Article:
Saturday, October 31, 2015

Halloween Horror

I’ve never got the fascination with Halloween. 

When I was growing up, the greatest excitement on October 31st was semi-drowning in a bucket of water while trying to pull an apple out with your teeth. 

That was it. Party over.
It was only when I moved to the US that I realised what I had been missing out on. My local Williams-Sonoma store in Beverly Hills started stocking up on Pumpkin Carving Kits at the end of summer. I’d never before been in contact with a pumpkin, let alone something to turn it into a work of art. It wasn’t that my parents were mean; they were just a bit slow on the uptake when it came to essentials for festivities. 

We were always, for example, the last people Christmas shopping for sprouts at 5pm on Christmas Eve (I still am, by the way). My Jack o’ Lantern was always a turnip, not a pumpkin, because the latter sold out at least a week before we needed them (I recall one year when even the turnips had run out; I think we had to make do with a plump carrot that year).
In Los Angeles, people start turning their lawns into Halloween Festivals round about September 1st. Skeletons, ghouls, fluffy white stuff, pumpkins, candles - everything guaranteed to terrify a small child goes on display, and for what purpose I have never been able to fathom.
A notice came around in my building last week asking whether I wanted to be included in the Trick or Treat festivities carried out by the complex’s little people. Not unless they never want to be reunited with their parents again and eke out their remaining days under my floorboards, I said. Politely.
I put it down to the fact that I was born on November 5th. In the UK, that is the day that celebrates (or commemorates, depending on which side of the political fence you are sitting) Guy Fawkes’s unsuccessful attempt to blow up the Houses of Parliament in 1605. He was a Catholic. That may or may not be relevant - depending on which side of the religious fence you are sitting.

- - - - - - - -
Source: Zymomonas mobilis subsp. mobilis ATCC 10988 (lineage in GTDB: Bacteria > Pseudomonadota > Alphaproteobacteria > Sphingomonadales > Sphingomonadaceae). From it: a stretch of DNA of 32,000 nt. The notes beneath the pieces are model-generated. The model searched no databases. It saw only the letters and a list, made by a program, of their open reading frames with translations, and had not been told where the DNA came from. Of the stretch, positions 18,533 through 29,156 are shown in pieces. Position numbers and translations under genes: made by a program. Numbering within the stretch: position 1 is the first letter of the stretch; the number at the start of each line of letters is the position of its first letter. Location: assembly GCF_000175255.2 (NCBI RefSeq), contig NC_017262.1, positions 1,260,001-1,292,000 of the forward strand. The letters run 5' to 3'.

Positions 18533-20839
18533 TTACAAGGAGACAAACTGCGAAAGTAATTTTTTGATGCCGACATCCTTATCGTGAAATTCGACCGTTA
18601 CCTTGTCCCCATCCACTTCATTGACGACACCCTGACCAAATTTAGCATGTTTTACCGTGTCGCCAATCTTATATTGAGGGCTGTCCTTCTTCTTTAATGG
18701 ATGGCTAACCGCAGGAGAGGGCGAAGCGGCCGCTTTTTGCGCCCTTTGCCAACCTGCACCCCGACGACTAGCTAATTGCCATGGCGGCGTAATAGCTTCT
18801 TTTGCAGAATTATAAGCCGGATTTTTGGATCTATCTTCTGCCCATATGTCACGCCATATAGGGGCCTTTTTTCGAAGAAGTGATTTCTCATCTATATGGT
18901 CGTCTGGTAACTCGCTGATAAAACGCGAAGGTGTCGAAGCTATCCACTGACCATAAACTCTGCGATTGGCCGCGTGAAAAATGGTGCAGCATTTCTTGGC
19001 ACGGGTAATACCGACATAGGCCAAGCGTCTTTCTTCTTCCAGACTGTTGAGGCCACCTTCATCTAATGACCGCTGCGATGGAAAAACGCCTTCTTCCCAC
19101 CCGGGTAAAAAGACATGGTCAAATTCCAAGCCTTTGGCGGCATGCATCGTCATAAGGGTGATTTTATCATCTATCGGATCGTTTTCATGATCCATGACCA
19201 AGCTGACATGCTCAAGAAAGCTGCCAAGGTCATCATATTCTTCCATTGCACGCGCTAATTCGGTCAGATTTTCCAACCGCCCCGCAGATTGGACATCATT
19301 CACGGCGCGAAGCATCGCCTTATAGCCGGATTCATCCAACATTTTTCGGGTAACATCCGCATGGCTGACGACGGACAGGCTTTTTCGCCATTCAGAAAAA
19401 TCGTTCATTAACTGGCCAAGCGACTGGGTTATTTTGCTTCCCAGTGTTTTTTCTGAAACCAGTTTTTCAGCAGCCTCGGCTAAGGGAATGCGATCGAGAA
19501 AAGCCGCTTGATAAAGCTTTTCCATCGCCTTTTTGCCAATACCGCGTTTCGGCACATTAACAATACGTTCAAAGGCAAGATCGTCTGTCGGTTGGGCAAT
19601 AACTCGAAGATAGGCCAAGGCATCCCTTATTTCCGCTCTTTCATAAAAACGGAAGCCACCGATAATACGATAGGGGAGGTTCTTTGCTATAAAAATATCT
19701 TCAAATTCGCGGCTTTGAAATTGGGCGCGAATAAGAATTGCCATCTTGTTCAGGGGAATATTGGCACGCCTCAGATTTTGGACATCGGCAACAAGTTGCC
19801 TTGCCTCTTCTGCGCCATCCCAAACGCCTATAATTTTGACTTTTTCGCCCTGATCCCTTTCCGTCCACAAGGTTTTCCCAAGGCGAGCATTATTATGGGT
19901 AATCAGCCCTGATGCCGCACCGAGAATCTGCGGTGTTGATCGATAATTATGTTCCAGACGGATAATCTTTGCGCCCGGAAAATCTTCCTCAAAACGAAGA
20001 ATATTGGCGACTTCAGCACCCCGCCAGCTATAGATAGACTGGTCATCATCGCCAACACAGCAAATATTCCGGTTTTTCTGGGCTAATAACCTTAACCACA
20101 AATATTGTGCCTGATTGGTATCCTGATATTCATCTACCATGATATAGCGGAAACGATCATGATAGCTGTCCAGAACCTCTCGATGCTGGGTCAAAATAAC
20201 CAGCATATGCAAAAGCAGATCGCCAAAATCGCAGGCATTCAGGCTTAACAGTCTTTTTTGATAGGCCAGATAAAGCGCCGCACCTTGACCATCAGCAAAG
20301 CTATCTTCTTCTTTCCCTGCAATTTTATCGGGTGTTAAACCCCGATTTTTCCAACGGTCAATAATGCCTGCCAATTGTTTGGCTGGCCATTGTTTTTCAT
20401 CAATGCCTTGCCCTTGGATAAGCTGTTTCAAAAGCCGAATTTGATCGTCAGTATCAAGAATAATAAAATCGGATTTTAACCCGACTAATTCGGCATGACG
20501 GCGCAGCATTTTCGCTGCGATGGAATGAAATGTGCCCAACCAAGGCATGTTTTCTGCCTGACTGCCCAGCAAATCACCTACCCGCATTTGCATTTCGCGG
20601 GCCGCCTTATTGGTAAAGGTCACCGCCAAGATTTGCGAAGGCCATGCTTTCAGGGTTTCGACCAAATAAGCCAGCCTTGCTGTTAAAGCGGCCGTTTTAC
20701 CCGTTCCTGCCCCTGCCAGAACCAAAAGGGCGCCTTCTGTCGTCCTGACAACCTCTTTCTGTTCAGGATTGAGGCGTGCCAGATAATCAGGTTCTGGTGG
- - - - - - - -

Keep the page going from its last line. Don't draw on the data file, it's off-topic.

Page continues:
Every year, children came to my birthday party armed with (and I mean this literally) explosives. Sometimes, I got a present, too, but the bigger the box of explosives, the smaller the present. After everyone sang Happy Birthday and I blew out my candles on the cake, everyone retired to the garden to watch the explosives display. 

Except me. 

I always stayed inside, hiding under the dining table or behind a chair until it was all over. I hated fireworks then and, to this day, I still do. They make me cry. To me, it’s the loneliest sound in the world.
I suppose I equate Halloween with that time of year. I’ve never been able to be near anyone wearing a mask; my dislike of beards is probably because I genuinely have a fear of being close to anything with its face covered. I would need to be accompanied by paramedics if I were to attend a masked ball; my mother once had to carry me out of the circus when a clown approached me for a friendly chat. I had hysterics in Paris Disneyland when a mouse came within nibbling distance. 

And I was 43 at the time. 
So, tonight, I am staying in. I’ve just had to turn off Strictly Come Dancing on BBC1 because they are doing a Halloween theme, and I never thought I’d run screaming from BBC presenter Jeremy Vine. 
What’s to like about something that celebrates everything that is horrible? That preys upon our greatest fears about the unknown? That transforms people into hideous incarnations of grossness?
Bizarrely, it is a celebration - the first day of Allhfallowide - that takes place on the eve of the Western Christian feast of All Hallows’ Day. In my book, that’s just a posh way of saying “Another Excuse for Christians to Get Rat-Arsed Day".
Apparently, we’re not supposed to eat meat today, but we’re at liberty to light candles on the graves of the dead. 

Go figure.
So, a very happy Halloween to you all. I’m keeping all my doors locked, eating all the candy I have (sorry, kiddies), and watching back to back Law and Order: SVU (again).
Come November 5th, I might emerge. 

Drinks are on you.


Wednesday, October 28, 2015

Health is Bad for your Health

I suddenly became very weepy this morning. 

For no reason whatsoever. 

Having recently reverted to my Twenties lament of “I am short, fat and ugly”, I’ve been living a very healthy lifestyle of late: meditating twice a day, drinking my healthy green shakes, going to the gym, walking, swimming, taking time to read, making sure I take time off from work to enjoy friends. None of it has helped with my sleeping, though (not to mention the short, fat and ugliness), and I think I’m just exhausted with fitness.